We left in the dark of night.
I was due in less than a week.
At the motel in Andalusia, we tried not to watch the news.
My water broke at one-thirty that morning.
We sped for hours to an unfamiliar midwife.
Her eyes were beautiful, but the hazmat shield was distracting.
When we arrived at the hospital, it was time.
At 3:47 a boy was born.
He was so tiny at first.
The next morning we turned on the T.V.
The news got worse and worse.
It was impossible not to watch.
There were rumors of alligators in the streets.
Ten thousand body bags seemed plausible.
We dodges the flooding, but new fears arose.
The chaos was hard to fathom.
Send in the guard.
Kind people showered us with gifts.
It was nice to have a distraction.
We drove further north to the farm.
Convoys of rescue trucks passed in the other direction.
Jobs were offered and declined.
We took our hurricane sideshow on the road.
Family and friends were delighted to see us.
I'll confess that fall was beautiful.
The dogs enjoyed their vacation.
The gypsy life was harder on the cats.
My husband turned into a freak.
Violent fantasies ensued.
Sometimes it felt like I had two infants.
Bad habits resumed.
We scoured the internet for updates.
It was the longest two months of my life.
We drove home at the end of October.
We passed a parade of drowned cars.
The city was strangely peaceful.
Mice had moved into the kitchen.
Nature claimed the fridge.
We attempted to drown our anxieties.
Tanks in the streets soon seemed normal.
FEMA hauled off our downed trees.
It was months till the phone was restored.
Slowly our friends trickled back.
We got a new roof before Christmas.
Mardi Gras was amazing.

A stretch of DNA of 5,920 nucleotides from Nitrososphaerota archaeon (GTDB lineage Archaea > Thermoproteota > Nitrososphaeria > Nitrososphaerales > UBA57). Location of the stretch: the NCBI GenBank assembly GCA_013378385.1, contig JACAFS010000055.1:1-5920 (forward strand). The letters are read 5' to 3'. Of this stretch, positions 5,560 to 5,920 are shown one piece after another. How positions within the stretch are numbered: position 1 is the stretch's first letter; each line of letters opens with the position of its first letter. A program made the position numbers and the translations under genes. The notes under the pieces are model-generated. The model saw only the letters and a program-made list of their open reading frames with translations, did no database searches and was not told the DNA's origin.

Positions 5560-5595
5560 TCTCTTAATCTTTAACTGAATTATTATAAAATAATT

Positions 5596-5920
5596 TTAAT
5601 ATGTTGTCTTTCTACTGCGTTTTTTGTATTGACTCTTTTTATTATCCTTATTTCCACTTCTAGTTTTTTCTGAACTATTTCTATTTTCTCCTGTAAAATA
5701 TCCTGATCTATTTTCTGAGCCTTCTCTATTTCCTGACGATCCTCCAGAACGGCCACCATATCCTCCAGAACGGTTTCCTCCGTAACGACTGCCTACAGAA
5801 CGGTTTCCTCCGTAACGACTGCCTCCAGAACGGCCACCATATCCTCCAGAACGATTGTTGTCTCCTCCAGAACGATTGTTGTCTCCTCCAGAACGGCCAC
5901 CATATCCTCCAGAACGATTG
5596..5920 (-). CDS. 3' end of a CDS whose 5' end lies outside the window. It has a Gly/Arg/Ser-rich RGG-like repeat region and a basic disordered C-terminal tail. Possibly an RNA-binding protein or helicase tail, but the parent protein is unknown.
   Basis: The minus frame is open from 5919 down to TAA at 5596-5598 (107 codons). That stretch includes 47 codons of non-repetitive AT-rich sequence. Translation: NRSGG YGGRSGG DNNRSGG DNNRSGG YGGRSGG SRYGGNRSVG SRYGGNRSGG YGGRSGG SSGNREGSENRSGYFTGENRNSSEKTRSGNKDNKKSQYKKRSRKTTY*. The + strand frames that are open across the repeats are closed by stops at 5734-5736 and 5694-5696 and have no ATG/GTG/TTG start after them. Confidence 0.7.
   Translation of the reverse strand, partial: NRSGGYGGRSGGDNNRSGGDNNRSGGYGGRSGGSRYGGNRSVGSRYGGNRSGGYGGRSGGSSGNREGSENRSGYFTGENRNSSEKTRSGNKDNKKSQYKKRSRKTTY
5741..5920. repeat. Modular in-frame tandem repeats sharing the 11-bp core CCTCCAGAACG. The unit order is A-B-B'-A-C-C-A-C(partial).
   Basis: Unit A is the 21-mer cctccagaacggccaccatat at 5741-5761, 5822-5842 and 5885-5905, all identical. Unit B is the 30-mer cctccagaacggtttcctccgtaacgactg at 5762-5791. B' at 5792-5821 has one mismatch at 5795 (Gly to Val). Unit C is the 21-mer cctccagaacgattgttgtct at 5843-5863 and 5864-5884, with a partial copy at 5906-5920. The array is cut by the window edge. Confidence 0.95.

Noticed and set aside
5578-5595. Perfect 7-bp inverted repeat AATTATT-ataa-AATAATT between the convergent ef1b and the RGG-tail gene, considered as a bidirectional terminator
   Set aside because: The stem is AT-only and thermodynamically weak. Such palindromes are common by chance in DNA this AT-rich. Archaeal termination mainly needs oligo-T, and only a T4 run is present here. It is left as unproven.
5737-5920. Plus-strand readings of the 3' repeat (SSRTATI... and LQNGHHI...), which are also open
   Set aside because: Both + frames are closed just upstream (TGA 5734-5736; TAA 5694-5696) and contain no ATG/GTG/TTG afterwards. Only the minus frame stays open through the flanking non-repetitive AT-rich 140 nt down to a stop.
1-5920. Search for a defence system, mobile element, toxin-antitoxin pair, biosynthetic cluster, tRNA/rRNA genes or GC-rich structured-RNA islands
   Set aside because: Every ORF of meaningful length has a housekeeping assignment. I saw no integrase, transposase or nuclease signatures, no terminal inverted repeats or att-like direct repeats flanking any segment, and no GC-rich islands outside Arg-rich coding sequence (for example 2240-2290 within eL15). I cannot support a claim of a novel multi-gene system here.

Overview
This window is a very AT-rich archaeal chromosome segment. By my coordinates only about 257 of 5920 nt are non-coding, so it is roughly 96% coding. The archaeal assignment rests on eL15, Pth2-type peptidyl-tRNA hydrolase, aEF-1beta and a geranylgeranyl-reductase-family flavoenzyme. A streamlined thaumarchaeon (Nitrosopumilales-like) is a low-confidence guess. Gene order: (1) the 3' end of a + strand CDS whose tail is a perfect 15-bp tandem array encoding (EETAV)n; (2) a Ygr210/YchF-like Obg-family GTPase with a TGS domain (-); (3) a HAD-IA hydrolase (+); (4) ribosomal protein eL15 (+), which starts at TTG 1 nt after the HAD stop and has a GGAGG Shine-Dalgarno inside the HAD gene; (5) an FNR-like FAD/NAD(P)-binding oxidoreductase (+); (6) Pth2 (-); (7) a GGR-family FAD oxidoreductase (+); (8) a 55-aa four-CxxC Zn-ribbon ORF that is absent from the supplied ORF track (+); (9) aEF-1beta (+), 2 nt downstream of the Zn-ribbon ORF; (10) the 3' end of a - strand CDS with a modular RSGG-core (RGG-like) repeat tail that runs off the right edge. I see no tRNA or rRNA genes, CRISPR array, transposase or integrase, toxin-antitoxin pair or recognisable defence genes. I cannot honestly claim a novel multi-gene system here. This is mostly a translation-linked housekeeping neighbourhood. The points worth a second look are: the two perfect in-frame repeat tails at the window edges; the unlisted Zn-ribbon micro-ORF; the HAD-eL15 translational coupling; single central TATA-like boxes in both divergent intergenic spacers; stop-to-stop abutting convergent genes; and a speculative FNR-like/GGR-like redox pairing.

In spite of it all there's no place like home.

Hurricane Story

 

I was nine months pregnant and due in less than a week when Hurricane Katrina blew into the Gulf.  In the early hours of August 28, 2005 my husband and I loaded up our small truck with two cats, two dogs, two crates full of negatives, all our important papers and a few changes of clothes.  

 

We evacuated to a motel in southern Alabama and tried not to watch the news.  Monday, August 29 brought the convergence of two major life-changing events:  the destruction of New Orleans and the birth of our first son.  It was two long months and 6000 miles on the road before we were able to return home.  

 

Hurricane Story is a depiction of our family's evacuation experience - the birth, the travels and the return. These photos represent various elements of our ordeal.  The project began as a cathartic way to process some of the lingering anger and anxiety over that bittersweet journey.  It grew into a narrative series of self-portraits in toys that illustrate my experiences and emotional state during our time in exile.  

 

15x15 edition of 25

30x30 edition of 10

40x40 edition of 5

 

Grace Kaynor Design